How To Communicate With Your Outsourced Team Effectively
How To Communicate With Your Outsourced Team Effectively
Brian DeVaultSo once we've got a good understanding of all the assets involved, we want to move on to critical points of contact.
Brian DeVaultSo these are people within the organization, their vendors within the organization could be companies that are providing support for the SAS environment at the organizational level we'll have a point of contact. That's a technical point of contact. This is the person that has traditionally provided most of the technical directions of the organization. It could be multiple people in bigger organizations it's going to be a group of people. Somebody might be responsible for applications and desktops and somebody might be responsible for networks engineering and somebody might be a PM within the organization, you know those types of things. We consider all those technical roles. After that, we define administrative roles.
Brian DeVaultSo those are typically people that we go to when we need approval for things like creating a new user account. So think about this like director of H.R. If I get a request in from the client that says I need a new user account created, somebody needs to approve that. Same thing if they're off boarding somebody, somebody's leaving the company then we've got to have a workflow that defines who approves those things. Same thing when it comes to other tasks that you wouldn't normally consider, like who approves desk moves?
Brian DeVaultYou know, if a user comes to the IT guy and says, hey, I want to move from this desk over there to that desk, that happens a lot. And you can't just say, OK, user, I'll move you. Somebody's got to say, OK, that's I approve that. And that's an OK thing to do. So and then things like I need a cell phone or I need a new piece of technology, I need Adobe Pro instead of Adobe Reader.
Brian DeVaultSo and some of those have a financial component and that's where a billing contact. So we're going to gain those the knowledge of the organization and get those roles defined up front so that we understand as we're going through workflow that you're normal IT being insourced would understand because they know who the HR person is. The HR person probably handed them their offer letter when they hired him. But when we're coming in as an outside entity, we don't understand any of this workflow.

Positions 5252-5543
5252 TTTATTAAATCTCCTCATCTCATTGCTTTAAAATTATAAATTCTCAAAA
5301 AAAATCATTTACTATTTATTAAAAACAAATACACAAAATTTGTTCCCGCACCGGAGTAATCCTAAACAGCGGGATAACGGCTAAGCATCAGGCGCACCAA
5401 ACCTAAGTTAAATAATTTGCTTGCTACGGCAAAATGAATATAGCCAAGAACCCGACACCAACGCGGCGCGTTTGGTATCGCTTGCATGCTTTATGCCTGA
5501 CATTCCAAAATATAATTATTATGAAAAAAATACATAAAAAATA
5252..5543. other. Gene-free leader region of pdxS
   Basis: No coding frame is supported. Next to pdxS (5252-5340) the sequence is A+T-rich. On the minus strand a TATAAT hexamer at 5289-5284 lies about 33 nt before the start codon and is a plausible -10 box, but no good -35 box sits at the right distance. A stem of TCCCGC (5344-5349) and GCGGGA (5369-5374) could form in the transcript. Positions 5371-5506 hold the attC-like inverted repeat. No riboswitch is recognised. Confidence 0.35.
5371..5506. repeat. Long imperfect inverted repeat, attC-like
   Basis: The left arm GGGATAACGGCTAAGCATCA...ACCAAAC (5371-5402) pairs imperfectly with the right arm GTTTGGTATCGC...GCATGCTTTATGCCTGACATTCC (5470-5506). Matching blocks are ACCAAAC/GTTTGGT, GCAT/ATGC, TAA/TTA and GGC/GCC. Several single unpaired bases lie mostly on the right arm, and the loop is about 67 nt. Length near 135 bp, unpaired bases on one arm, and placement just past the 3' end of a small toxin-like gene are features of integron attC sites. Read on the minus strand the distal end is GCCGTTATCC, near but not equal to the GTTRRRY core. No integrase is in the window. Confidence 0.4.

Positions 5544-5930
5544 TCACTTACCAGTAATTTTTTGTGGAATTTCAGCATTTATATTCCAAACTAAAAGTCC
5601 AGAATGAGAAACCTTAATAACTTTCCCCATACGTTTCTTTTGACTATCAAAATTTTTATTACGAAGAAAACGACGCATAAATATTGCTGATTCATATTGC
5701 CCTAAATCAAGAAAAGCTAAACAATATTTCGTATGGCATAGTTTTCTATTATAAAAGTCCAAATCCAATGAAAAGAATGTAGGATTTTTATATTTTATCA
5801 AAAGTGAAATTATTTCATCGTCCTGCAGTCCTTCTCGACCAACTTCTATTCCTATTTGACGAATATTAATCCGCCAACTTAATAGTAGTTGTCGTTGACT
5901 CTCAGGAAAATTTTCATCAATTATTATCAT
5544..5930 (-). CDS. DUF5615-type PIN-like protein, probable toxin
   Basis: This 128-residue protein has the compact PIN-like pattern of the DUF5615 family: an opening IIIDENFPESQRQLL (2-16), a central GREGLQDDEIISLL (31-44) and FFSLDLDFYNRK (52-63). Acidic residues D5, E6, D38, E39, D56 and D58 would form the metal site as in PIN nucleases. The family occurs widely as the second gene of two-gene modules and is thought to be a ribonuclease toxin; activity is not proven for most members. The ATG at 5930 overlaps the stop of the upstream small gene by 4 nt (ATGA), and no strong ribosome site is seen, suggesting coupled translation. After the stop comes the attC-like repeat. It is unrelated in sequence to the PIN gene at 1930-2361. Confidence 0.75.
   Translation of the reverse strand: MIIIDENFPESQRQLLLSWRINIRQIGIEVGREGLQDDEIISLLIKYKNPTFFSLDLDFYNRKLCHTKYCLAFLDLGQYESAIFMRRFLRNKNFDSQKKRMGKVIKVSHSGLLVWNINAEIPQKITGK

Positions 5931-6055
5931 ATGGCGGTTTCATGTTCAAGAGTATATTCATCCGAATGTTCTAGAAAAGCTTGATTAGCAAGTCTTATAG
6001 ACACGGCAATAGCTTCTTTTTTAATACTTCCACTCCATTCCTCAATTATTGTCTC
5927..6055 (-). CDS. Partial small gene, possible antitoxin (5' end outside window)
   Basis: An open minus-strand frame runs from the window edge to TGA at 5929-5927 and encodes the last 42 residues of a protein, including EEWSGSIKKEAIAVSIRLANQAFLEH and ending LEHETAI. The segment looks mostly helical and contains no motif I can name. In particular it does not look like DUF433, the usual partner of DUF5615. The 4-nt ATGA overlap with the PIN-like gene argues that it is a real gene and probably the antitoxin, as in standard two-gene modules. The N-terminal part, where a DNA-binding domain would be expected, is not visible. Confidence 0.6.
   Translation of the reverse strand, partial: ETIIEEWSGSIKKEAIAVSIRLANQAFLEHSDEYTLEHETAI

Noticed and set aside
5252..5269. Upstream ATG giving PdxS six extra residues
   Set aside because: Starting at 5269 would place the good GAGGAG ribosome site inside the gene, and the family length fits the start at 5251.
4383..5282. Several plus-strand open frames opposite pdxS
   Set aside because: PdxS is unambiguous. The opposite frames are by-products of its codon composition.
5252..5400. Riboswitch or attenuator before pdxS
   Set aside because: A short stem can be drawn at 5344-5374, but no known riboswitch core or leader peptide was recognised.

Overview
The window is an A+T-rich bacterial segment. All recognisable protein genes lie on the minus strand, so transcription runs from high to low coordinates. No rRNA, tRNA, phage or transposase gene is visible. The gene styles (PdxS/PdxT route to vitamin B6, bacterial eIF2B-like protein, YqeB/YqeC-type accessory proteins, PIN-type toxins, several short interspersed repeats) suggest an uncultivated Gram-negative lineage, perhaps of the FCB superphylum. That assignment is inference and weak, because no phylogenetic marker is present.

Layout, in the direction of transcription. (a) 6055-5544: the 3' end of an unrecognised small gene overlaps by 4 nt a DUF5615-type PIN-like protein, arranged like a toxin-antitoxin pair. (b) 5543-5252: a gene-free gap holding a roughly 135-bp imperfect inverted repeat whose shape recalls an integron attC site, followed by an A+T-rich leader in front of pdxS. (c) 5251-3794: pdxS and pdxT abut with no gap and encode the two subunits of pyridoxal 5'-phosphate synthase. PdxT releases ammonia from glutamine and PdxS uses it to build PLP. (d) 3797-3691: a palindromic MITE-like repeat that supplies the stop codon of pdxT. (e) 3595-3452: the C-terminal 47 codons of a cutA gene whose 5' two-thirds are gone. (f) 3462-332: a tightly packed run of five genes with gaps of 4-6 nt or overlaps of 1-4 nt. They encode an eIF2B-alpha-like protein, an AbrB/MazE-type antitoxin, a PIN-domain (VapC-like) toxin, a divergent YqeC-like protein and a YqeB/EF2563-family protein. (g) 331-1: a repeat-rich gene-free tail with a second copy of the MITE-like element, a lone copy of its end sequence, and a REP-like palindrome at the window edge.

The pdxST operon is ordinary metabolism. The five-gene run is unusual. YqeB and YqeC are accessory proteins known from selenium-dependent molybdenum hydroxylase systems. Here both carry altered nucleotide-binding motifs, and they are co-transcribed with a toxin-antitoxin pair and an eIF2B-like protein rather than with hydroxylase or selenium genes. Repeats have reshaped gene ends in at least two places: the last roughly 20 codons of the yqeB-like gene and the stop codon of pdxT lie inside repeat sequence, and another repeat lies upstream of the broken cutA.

Brian DeVaultWe have no tribal knowledge of the organization at all. So what we're trying to do is build that familiarity with the organization so we know who are the key points of contact, who is the CEO? So these are people that we typically give V.I.P. treatment.
Brian DeVaultSo, for instance, if I have an issue that comes in to the Help Desk, where I've got a printer that's low on cyan ink, that's going to come in as a priority for or a maintenance issue unless it's this person. Those are all things to consider. So that's kind of the second stage of the game. Developing those points of contact through verbal interview process with whoever our point of contact is internally.
Mike CromwellSo another benefit going through this process is...
Brian DeVaultIt forces you to create process, it forces you to create procedure. It forces these things sometimes, these approval chains. Part of our documentation that we go through has, there's three pages of just questionnaire, like ok who approves new computer purchases, what happens when that person leaves, how do we go about getting that equipment back in and then what do we do with it? Do we backup their data and archive it or do we just throw it in the pile with the rest of them? How are we doing all those asset management things that typically when customers are handling their I.T. internally, there's no external there's no third party that's auditing what's happening within that I.T. department. So the practices and the procedures were process and procedure that's within their internal I.T. department is basically a free for all.
Mike CromwellWe've heard all the talk about shadow I.T.
Mike CromwellHow much of that do you think is attributable to lack of definition of...
Brian DeVaultOne hundred percent? That's where it came from. It's because my I.T. department can't do this for me. Right? So I'm going to figure out how to do it myself. That's why those processes are so important. And some of them are very easy to establish. We have best practices that we use templates from when we come into an organization, say, do you have a business continuity disaster recovery policy?
Brian DeVaultYes. What is it? Is it written down? Is the documented, has it been tested? How frequently do you test it? What are your recovery time objectives? What are your recovery point objectives? All those things that are super important to the business leadership. But I.T. doesn't have the time, effort, resources, capabilities to execute that.
Mike CromwellWhat about outside vendors? Let's say equipment providers, hardware?
Brian DeVaultThey were my SAS provider who provides my servers and my firewall, you know are my branch offices. So if I have a branch office, I'm going to need a key point of contact in each branch office if I'm supporting that office from my centralized operation center so that if this office goes offline, I can notify them. They can distribute that notification to their employees and say, hey, our office is offline, we've got an ISP outage.
Brian DeVaultYou know Netrios escalated with the carrier, which I'm going to know from my vendor list and bring it back online and communicate effectively. So all of that. And then, of course, any key groups here. Right?